Book Image

LLVM Essentials

By : Mayur Pandey, Suyog Sarda, David Farago
Book Image

LLVM Essentials

By: Mayur Pandey, Suyog Sarda, David Farago

Overview of this book

LLVM is currently the point of interest for many firms, and has a very active open source community. It provides us with a compiler infrastructure that can be used to write a compiler for a language. It provides us with a set of reusable libraries that can be used to optimize code, and a target-independent code generator to generate code for different backends. It also provides us with a lot of other utility tools that can be easily integrated into compiler projects. This book details how you can use the LLVM compiler infrastructure libraries effectively, and will enable you to design your own custom compiler with LLVM in a snap. We start with the basics, where you’ll get to know all about LLVM. We then cover how you can use LLVM library calls to emit intermediate representation (IR) of simple and complex high-level language paradigms. Moving on, we show you how to implement optimizations at different levels, write an optimization pass, generate code that is independent of a target, and then map the code generated to a backend. The book also walks you through CLANG, IR to IR transformations, advanced IR block transformations, and target machines. By the end of this book, you’ll be able to easily utilize the LLVM libraries in your own projects.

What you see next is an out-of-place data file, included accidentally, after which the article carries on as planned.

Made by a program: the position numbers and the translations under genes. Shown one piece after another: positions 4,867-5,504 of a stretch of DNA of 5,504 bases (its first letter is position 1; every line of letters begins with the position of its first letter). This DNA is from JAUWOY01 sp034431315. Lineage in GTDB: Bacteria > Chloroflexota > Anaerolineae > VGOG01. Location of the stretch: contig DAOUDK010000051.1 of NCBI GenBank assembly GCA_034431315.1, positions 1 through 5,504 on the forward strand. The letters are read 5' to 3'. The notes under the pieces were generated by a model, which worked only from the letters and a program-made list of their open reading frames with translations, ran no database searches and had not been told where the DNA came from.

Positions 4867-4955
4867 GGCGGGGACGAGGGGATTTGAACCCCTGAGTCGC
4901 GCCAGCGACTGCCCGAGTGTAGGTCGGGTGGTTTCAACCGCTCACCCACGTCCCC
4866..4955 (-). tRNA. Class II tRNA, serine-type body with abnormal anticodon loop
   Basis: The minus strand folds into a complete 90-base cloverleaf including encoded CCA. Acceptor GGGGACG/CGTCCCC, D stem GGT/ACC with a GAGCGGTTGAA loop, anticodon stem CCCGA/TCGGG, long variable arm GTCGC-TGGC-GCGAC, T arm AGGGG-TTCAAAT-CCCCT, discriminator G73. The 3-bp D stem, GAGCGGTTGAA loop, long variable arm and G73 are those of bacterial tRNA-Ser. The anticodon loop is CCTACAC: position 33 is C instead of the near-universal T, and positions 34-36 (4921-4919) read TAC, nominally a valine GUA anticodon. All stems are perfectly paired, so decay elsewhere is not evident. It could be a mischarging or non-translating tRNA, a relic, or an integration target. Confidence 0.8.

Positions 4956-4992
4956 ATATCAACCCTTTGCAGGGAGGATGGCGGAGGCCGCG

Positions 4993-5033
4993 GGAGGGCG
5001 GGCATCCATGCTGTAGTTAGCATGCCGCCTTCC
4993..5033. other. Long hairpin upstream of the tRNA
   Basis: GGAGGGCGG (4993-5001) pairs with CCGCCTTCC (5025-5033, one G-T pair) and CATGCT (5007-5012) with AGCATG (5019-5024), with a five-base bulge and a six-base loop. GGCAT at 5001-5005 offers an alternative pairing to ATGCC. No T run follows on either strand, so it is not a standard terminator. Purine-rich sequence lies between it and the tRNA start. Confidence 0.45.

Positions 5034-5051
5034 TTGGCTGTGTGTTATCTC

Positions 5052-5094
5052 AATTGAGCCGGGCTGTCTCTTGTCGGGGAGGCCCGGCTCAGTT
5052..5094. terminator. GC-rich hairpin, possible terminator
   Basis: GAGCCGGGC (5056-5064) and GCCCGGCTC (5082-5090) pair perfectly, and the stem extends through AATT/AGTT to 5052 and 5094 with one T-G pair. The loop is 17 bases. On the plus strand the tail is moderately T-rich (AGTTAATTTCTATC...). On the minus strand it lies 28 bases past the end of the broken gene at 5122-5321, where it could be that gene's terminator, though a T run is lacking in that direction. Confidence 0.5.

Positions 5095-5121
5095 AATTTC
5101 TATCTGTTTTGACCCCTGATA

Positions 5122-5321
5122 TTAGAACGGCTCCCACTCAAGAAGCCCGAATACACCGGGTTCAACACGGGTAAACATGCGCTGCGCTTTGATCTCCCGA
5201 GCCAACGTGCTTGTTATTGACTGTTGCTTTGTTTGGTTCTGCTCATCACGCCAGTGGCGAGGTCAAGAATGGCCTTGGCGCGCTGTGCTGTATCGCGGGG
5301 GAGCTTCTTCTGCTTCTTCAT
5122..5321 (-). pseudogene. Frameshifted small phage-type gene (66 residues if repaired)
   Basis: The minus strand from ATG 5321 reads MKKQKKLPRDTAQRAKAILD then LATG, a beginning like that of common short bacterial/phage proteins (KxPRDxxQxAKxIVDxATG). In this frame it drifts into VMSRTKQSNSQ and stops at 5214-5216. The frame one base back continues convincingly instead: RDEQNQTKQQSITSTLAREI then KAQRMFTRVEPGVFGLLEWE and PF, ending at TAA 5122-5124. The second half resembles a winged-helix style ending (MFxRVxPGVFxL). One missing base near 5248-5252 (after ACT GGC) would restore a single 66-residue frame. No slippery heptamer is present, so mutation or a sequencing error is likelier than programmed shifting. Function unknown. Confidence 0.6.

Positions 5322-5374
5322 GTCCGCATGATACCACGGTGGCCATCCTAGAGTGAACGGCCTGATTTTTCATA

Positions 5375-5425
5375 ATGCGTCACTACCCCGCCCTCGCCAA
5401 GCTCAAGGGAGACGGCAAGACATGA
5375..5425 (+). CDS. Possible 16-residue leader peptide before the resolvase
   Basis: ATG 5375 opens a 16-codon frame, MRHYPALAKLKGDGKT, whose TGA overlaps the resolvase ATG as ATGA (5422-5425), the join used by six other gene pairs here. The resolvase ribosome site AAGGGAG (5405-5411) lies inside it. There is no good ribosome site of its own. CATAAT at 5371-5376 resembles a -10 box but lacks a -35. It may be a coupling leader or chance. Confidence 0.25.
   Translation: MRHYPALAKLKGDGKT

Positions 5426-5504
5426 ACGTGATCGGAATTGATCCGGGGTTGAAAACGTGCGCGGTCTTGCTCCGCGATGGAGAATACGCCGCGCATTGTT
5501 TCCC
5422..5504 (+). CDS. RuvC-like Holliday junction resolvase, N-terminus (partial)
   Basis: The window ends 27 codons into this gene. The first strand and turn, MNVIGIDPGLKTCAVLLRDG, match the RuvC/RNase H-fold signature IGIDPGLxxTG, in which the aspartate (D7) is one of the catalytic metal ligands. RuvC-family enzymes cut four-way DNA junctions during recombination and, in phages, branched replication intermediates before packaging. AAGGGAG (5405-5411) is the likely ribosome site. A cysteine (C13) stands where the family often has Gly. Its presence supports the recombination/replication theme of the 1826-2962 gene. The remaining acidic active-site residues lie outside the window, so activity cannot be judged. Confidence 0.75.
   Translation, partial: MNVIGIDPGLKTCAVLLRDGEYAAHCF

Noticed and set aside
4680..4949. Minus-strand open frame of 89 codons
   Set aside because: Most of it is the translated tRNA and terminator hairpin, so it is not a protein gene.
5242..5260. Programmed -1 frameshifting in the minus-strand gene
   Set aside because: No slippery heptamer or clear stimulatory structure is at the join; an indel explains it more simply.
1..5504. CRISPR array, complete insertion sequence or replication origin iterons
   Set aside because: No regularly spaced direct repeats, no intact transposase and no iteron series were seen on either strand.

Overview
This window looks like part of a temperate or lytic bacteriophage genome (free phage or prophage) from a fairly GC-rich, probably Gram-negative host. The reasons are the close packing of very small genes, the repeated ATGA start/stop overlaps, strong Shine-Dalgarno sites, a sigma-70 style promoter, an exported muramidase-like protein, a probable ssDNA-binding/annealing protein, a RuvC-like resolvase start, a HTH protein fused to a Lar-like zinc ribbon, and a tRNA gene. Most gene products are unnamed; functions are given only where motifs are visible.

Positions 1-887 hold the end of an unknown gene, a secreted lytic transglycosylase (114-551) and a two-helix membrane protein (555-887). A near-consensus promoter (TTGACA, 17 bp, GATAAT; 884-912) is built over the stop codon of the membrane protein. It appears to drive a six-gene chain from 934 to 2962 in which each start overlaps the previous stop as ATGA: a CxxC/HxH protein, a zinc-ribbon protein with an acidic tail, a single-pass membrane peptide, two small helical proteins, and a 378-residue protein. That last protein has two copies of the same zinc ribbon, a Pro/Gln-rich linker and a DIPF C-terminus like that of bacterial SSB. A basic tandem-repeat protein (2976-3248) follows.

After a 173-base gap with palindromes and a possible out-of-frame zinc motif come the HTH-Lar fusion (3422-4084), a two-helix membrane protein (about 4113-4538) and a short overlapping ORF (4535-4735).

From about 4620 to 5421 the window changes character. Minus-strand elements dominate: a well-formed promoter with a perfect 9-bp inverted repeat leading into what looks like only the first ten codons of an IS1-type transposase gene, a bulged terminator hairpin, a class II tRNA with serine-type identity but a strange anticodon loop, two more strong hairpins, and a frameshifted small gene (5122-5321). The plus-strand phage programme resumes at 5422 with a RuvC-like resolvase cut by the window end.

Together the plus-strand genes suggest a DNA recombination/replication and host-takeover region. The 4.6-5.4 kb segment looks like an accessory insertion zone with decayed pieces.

Table of Contents (14 chapters)
LLVM Essentials
About the Authors
About the Reviewer

Extracting a scalar from a vector

An individual scalar element can be extracted from a vector. LLVM provides the extractelement instruction for the same. The first operand of an extractelement instruction is a value of vector type. The second operand is an index indicating the position from which to extract the element.

The extractelement instruction looks like the following:

result = extractelement <4 x i32> %vec, i32 %idx

This can be further understood by keeping the following in mind:

  • vec is a vector

  • idx is the index at which the data to be extracted lies

  • result is of scalar type, which is i32 here

Let's take an example where we want to add all the elements of a given vector and return an integer.

Consider the following code:

#include "llvm/IR/IRBuilder.h"
#include "llvm/IR/LLVMContext.h"
#include "llvm/IR/Module.h"
#include "llvm/IR/Verifier.h"
#include <vector>
using namespace llvm;

static LLVMContext &Context = getGlobalContext();
static Module *ModuleOb = new Module("my...